Victorians, by James S. Dorr
I have heard it said that the purpose of art is to evoke an emotional response. If this is true, than “Victorians,” by James S. Dorr, is a successful work of art, as it certainly evoked a response from me. Absolute disgust. The story was wholly unpleasant.
There was nothing wrong with the writing, which was quite competent, and the story itself was well-framed and -executed, but I found the content itself repellent on a deep gut-level, something that only one other story has ever made me feel.
The story itself follows a man who has grown up and got married, and in so doing come into his inheritance—the family home. He hasn’t been back there ever since he was a very young child, when his father died and his mother disappeared, but as he reenters the house memories flood back. He remembers his father’s death, he remembers his part in the events, and he finds his mother.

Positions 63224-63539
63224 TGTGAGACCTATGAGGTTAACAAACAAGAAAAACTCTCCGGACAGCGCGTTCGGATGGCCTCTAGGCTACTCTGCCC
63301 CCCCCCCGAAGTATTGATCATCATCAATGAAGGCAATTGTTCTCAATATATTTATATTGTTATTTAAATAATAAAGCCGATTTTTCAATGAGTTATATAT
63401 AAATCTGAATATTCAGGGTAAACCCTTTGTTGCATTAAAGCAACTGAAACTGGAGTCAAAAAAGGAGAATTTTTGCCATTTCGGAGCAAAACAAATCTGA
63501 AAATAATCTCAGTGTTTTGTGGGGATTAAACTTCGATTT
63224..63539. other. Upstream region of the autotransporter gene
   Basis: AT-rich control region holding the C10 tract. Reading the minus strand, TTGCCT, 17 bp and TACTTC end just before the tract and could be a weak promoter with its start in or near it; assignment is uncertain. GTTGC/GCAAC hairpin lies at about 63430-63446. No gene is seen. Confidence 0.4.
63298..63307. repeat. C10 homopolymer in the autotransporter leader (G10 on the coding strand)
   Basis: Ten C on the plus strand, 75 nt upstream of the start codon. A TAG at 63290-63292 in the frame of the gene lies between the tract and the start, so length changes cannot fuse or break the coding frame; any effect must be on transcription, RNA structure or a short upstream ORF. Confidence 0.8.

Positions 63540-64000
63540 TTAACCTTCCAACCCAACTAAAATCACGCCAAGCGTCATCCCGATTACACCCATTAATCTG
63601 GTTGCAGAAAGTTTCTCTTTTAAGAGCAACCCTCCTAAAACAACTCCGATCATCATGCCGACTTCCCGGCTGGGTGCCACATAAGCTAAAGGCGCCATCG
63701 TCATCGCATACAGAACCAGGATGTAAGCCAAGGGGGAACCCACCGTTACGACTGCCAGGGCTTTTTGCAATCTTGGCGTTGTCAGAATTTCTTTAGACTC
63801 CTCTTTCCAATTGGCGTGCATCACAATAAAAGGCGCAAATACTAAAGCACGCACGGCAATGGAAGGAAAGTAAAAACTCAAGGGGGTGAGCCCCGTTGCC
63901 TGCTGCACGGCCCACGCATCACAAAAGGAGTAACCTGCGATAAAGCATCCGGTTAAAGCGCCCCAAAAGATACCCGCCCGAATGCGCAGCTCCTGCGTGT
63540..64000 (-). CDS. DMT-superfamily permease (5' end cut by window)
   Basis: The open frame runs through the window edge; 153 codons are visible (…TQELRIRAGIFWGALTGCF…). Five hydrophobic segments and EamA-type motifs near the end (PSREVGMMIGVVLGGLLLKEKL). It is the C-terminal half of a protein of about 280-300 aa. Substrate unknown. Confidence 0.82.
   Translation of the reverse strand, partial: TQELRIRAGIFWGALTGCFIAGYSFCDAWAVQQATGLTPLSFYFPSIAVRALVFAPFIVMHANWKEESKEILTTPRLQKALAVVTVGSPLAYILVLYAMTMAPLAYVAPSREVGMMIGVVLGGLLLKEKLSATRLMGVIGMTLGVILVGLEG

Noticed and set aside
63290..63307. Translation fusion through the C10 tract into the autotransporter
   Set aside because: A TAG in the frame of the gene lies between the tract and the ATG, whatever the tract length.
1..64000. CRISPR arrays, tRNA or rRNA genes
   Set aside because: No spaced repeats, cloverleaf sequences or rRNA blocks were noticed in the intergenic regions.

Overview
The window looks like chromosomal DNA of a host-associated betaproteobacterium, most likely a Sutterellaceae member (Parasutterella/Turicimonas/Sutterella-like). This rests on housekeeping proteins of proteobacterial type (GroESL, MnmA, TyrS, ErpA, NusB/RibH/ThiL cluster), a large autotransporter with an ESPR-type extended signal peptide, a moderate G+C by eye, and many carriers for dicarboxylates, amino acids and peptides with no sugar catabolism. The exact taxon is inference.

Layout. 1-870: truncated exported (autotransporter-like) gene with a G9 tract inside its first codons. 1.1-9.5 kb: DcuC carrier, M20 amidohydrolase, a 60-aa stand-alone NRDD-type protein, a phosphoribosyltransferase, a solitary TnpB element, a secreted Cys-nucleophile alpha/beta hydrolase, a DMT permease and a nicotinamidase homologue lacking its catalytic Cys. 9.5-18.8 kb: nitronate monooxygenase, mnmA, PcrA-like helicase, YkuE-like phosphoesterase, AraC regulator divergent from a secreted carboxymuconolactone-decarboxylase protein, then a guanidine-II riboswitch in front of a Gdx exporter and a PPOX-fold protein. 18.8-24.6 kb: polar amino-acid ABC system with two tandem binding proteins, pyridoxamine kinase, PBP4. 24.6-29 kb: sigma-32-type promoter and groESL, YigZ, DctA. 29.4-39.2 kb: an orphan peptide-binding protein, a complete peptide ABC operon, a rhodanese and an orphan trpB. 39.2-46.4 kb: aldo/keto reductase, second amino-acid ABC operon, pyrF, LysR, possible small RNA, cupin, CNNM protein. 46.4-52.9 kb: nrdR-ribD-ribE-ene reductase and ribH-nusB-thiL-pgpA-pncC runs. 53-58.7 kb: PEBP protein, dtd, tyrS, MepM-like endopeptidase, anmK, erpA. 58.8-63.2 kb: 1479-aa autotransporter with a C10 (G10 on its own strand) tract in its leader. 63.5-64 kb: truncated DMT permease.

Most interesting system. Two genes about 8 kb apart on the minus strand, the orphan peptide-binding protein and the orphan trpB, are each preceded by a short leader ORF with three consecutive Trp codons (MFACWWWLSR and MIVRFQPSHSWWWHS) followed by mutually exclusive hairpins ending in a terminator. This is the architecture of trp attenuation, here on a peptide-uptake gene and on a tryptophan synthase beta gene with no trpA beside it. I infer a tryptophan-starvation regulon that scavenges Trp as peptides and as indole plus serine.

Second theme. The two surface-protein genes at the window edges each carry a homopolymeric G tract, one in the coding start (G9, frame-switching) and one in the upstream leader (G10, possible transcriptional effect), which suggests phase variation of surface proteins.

He is cleverly compared to his father through his meeting of a local waitress, and events are set up to repeat themselves.
New Archangel, by Desmond Warzel
“New Archangel” is a fairly typical ghost story sent in Alaska and follows across a century or so, from Russian occupation to the destruction of the castle involved.
The story is well-told through the use of letters and dispatches, slowly revealing the events that led to the haunting and the consequences of the haunting in a disjointed fashion. It is clever and entertaining, but at its heart there is nothing really original in the story and it left me somewhat wanting.
The Snowman, by E. Catherine Tobler